):

```
firdat$resid <- residuals(r2)
lattice::qqmath(~resid | WAVE_NON, data = firdat, prepanel = prepanel.qqmathline,
panel = function(x, ...) {
panel.qqmathline(x, ...)
panel.qqmath(x, ...)
})
```

Let's try NB1. We want \( V=\tau \mu \) rather than \( V=\mu(1+\mu/k) \), hence to convert between types we should take \( (1+\mu/k)=\tau \), or \( k=\mu/(\tau-1) \).

To do this most conveniently in `mle2`

we define a new density function for NB1:

```
dnbinom1 <- function(x, mu, tau, log = FALSE) {
k <- mu/(tau - 1)
dnbinom(x, mu = mu, size = k, log = log)
}
r3 <- mle2(TOTCONES ~ dnbinom1(mu = a * DBH^b, tau), start = list(a = 1, b = 1,
tau = 5), data = firdat, method = "Nelder-Mead")
```

DF actually used a *robust* NB1 model, where we assume a mixture of two different NB1 models with different \( \tau \) values.

```
compile_admb("firxr")
write_dat("firxr", with(firdat, list(nobs = nrow(firdat), totcones = TOTCONES,
dbh = DBH)))
write_pin("firxr", list(a = 0.3, b = 2, tau = 27, p = 0.05, w = 9))
run_admb("firxr")
admb2 <- read_admb("firxr")
```

*FIXME: make ADMB log-likelihoods get proper dfs*

```
coef(r3)
```

```
## a b tau
## 0.3646 2.2438 27.5132
```

```
AICtab(r1, r3)
```

```
## dAIC df
## r3 0.0 3
## r1 15.2 3
```

```
firdat$predict2 <- with(as.list(coef(r3)), a * firdat$DBH^b)
firdat <- within(firdat, {
predict2 <- with(as.list(coef(r3)), a * DBH^b)
resid2_unsc <- predict2 - TOTCONES
p2_var <- coef(r3)["tau"] * predict2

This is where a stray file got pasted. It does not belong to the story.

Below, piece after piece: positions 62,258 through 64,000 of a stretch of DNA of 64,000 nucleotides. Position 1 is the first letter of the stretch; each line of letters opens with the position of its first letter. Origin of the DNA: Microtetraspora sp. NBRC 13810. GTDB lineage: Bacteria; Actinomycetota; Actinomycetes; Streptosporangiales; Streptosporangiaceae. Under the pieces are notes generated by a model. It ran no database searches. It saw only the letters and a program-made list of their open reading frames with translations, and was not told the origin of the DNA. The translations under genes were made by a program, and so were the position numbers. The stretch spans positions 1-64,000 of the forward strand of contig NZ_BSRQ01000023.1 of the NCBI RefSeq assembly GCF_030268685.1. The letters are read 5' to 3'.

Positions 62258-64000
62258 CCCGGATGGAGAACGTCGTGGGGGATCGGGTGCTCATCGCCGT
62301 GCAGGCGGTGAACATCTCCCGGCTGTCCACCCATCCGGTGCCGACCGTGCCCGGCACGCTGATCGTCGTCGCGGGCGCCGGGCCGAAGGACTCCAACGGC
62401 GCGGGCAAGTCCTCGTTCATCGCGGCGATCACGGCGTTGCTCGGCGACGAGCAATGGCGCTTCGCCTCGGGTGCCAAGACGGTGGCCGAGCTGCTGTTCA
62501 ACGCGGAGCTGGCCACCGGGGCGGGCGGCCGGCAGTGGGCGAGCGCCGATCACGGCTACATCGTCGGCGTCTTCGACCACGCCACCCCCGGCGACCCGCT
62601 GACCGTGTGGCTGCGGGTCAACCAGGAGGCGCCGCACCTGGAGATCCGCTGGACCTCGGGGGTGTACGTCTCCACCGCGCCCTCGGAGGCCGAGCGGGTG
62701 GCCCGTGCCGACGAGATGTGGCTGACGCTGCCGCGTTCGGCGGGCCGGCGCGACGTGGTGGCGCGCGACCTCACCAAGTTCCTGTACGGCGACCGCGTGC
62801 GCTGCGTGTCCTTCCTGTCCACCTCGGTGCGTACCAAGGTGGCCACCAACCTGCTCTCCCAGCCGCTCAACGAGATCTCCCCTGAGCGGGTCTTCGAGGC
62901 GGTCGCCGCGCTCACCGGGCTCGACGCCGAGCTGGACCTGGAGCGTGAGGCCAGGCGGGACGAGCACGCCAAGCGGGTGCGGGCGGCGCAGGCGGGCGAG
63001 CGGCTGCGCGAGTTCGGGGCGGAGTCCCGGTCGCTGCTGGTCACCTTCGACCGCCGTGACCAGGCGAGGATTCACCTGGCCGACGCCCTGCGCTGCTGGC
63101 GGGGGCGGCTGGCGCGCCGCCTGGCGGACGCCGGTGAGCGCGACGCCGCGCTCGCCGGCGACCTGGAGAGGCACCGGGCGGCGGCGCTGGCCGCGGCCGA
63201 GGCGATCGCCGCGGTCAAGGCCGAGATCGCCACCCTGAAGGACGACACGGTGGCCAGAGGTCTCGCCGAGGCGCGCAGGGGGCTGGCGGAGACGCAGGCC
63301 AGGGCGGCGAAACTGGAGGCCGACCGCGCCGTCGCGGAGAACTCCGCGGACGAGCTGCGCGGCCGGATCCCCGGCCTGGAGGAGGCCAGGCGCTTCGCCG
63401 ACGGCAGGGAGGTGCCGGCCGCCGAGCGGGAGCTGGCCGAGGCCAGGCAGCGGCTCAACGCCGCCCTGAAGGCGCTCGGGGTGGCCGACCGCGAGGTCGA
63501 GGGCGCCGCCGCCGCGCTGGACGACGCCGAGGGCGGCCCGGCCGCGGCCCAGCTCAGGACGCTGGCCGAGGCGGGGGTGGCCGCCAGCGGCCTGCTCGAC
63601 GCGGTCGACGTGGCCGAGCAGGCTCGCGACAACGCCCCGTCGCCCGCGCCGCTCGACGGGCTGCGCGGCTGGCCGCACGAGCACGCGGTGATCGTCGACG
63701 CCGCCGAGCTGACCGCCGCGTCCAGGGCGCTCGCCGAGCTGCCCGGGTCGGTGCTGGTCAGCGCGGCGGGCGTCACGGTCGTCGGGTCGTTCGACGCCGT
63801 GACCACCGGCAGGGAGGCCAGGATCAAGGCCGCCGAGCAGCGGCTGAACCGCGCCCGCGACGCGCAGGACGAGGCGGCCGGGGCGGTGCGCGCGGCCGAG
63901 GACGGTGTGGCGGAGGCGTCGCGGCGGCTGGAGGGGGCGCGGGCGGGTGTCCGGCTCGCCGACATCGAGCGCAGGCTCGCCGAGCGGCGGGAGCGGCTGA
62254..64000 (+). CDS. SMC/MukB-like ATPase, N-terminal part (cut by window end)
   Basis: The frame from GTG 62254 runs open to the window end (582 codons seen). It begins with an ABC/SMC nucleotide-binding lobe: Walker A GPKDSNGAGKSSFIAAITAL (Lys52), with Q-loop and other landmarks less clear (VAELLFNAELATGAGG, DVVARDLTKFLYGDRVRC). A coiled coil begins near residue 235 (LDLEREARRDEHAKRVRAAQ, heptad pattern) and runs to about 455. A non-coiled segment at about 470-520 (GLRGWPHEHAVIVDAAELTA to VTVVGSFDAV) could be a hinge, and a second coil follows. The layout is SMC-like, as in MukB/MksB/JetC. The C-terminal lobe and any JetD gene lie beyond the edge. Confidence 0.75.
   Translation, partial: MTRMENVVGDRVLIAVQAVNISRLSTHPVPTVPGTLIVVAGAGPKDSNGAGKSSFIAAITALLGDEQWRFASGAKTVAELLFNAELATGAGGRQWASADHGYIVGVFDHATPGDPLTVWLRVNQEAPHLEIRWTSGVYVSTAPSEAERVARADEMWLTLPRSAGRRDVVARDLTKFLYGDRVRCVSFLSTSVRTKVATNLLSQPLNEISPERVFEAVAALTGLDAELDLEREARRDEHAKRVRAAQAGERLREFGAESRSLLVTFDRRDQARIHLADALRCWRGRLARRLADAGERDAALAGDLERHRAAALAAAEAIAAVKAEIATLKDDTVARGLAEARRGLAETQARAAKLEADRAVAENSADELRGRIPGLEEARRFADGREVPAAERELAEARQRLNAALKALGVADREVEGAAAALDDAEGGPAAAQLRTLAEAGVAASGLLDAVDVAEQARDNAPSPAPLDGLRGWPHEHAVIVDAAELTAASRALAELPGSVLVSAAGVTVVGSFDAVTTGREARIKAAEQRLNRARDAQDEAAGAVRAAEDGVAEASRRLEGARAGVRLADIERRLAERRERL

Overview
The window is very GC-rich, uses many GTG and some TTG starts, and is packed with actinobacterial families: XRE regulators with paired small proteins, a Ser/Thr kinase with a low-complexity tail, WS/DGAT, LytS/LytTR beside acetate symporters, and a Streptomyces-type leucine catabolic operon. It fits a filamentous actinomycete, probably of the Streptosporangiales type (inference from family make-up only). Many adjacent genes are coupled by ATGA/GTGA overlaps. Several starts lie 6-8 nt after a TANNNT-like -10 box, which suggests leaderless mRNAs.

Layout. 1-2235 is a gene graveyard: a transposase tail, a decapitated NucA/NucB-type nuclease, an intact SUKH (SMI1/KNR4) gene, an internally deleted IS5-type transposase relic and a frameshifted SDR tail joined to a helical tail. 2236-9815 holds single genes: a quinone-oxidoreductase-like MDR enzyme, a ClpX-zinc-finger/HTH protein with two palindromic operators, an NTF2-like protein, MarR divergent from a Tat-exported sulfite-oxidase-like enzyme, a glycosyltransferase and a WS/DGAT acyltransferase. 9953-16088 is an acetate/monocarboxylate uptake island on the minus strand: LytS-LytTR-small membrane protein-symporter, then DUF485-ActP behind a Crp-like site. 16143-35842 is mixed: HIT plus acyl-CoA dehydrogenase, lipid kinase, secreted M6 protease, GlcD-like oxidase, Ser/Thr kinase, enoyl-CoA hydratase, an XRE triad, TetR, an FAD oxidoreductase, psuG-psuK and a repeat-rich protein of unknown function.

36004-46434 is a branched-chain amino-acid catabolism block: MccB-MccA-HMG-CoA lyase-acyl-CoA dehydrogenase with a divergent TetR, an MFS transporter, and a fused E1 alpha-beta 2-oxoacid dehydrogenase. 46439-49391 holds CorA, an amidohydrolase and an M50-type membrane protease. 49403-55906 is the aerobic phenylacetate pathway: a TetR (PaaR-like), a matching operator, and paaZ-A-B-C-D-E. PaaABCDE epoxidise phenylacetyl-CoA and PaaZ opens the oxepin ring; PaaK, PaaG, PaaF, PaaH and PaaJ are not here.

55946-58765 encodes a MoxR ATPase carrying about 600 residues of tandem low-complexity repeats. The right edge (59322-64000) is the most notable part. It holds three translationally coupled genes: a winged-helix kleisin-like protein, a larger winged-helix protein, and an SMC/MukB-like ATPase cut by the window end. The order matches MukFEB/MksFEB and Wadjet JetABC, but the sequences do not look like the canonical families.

resid2 <- resid2_unsc/sqrt(p2_var)
})
qplot(predict2, sqrt(abs(resid2)), data = firdat) + geom_smooth(colour = "red",
se = FALSE, method = "loess")
```

```
qplot(sample = resid2, data = firdat)
```

Q-Q plot is still not perfect, but better …

Look at residuals from an `nls`

fit (assuming
constant variance), see how

```
n1 <- nls(TOTCONES ~ a * DBH^b, data = firdat, list(a = 1, b = 1))
ndat <- data.frame(v = residuals(n1)^2, m = fitted(n1))
f1 <- lm(v ~ m - 1, data = ndat)
f2 <- lm(v ~ I(m^2) + offset(m) - 1, data = ndat)
pp <- data.frame(m = seq(min(ndat$m), max(ndat$m), length = 101))
pp <- data.frame(pp, NB1 = predict(f1, newdata = pp), NB2 = predict(f2, newdata = pp))
mpp <- melt(pp, id.var = 1, value.name = "v")
g1 <- qplot(m, v, data = ndat) + geom_line(data = mpp, aes(colour = variable))
g1 + geom_smooth(method = "loess", colour = "purple") + coord_cartesian(ylim = c(0,
16000))
```

(Axis limits exclude one point at approx. m=50, v=30000)

On a log-log plot, it *looks* as though NB2 fits better …

```
g1 + scale_y_log10() + scale_x_log10()
```

How much do the coefficient estimates of all three (NB2, NB1, robust NB1) differ … ?

```
library(coefplot2)
```

```
## Loading required package: coda
```

```
modList <- list(NB2.R = r1, NB2.ADMB = admb1, NB1.R = r3, NB1rob.ADMB = admb2)
cList <- lapply(lapply(modList, coeftab), function(x) x[c("a", "b"), ])
colvec <- c(1, 2, 4, 5)
coefplot2(cList, intercept = TRUE, col = colvec, legend = TRUE)
```

Not much …